This evaluation examines why I created the “brick with life trapped inside”, it is a personal story about how I, as a registered blind child and adult fought for equality and an education and a life, having been born with a genetic condition that left myself cut off from society, abandoned and abused by those who I should have been able to trust.
I am now a successful international landscape artist, with exhibitions worldwide and am undertaking a BA (Hons) Fine Art degree, with great accolade and vigour.
I have also been awarded the title – “most inspirational person”, by “Galloway’s society for the blind” and have won many awards and now carry the title “Ambassador” for “Galloways”.
The aim of this evaluation and my creation “brick with life trapped inside”, I hope contributes to providing my educators with the means of solving problems with myself in a suitable way that suits reality, with compassion and understanding in their classrooms and communications about and with myself, that will enhance my learning and help develop future support for students that are blind, suffering with visual impairments, or have spent their lives in the social care system and possibly (like myself), suffered extreme abuse.
Additionally, this evaluation of the work “brick with life trapped inside” seeks to supply a conceptual framework for my educators, peers, local authorities, fellow artists, museum workers and art gallery owners to implement when displaying my works whilst also adopting cultural and ethical understanding of the reason for art and developing opportunities designed to be accessible for all.
“Brick with life trapped inside” is a visual self-statement of my life, because as a child, born with a genetic disorder, I was abandoned by my family and placed into the care of social services (as a ward of court) and was passed from one foster home to another.
Deep rooted experiences (that shaped my thought of fear portrayed in “brick with life trapped inside”), stem from whilst being in the care of one foster family at a very, very young age, I was often locked in a darkened, locked room and treated worse than an animal.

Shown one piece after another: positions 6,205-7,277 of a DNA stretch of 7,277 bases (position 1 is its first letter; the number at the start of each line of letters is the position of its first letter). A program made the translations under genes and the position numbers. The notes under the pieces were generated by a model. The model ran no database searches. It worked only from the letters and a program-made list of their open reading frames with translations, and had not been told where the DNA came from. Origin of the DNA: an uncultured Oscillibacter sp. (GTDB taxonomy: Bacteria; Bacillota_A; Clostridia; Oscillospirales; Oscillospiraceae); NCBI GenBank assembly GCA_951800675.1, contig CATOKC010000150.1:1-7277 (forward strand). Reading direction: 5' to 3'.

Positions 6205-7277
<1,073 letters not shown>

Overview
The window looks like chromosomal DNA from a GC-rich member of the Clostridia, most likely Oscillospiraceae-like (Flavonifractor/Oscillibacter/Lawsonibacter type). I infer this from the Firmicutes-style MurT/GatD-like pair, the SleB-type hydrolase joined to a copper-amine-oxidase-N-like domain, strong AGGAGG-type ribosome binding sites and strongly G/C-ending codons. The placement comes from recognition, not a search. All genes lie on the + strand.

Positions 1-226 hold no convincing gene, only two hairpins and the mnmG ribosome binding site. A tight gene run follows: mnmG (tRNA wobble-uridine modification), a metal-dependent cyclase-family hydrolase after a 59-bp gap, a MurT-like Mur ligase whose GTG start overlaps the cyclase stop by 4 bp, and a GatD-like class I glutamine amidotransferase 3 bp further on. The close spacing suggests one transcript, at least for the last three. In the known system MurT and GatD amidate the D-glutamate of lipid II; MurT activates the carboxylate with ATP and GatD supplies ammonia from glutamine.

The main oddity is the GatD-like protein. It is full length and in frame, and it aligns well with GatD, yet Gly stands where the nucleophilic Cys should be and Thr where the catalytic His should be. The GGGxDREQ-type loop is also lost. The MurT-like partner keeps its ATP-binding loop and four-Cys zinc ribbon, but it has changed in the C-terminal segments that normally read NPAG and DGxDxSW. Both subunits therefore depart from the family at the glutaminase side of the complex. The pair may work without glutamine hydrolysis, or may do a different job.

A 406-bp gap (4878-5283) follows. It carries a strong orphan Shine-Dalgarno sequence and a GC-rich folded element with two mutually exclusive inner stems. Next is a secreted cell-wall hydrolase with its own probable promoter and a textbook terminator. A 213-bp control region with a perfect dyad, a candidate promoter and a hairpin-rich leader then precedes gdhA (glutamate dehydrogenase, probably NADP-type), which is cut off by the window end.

I was abused both sexually and physically and made to do and perform things I didn’t want to. In turn this made me feel disgusted, trapped and not wanting to look in a mirror.
In short, I felt trapped and I found sanctuary in locking myself away from the outside world in my darkened room.
Just like with “brick with life trapped inside”, from the outside there is nothing, other than a boring brick, however, closer inspection show’s there’s life and beauty trapped within if you look.
The reality is that the life and beauty trapped within remains hidden and cut off from the outside world, with little external stimuli (mirroring my life).
The reaction of the courts left me even more trapped within my brick, as they advised (whilst acknowledging that the abuse had happened), that the best way to proceed was not to look back at the hurt, but to look forward.
One cannot, ever eradicate the past, but one has to trap it within the brick and move on.
However, unfortunately, it is never the nastiness that gets trapped within the brick, it is always the beauty; the nastiness hovers unseen outside of the brick, awaiting its chance to hurt the beauty within.
Therefore, a pile of bricks, with beauty within depicts my life.
I myself am a “brick with life trapped inside”
Those in charge of dealing with the issues must attempt to place not beauty inside the brick, but ensure horror and abuse are trapped within, and let the beauty grow around and eradicate the horror and abuse.
This is what’s inside the brick:
Soil, leaves, grass, water, sand, plaster, berries, charcoal, ash, mud, salt, gravel, stones and pigments extracted from leaves and grass was used to paint the outside.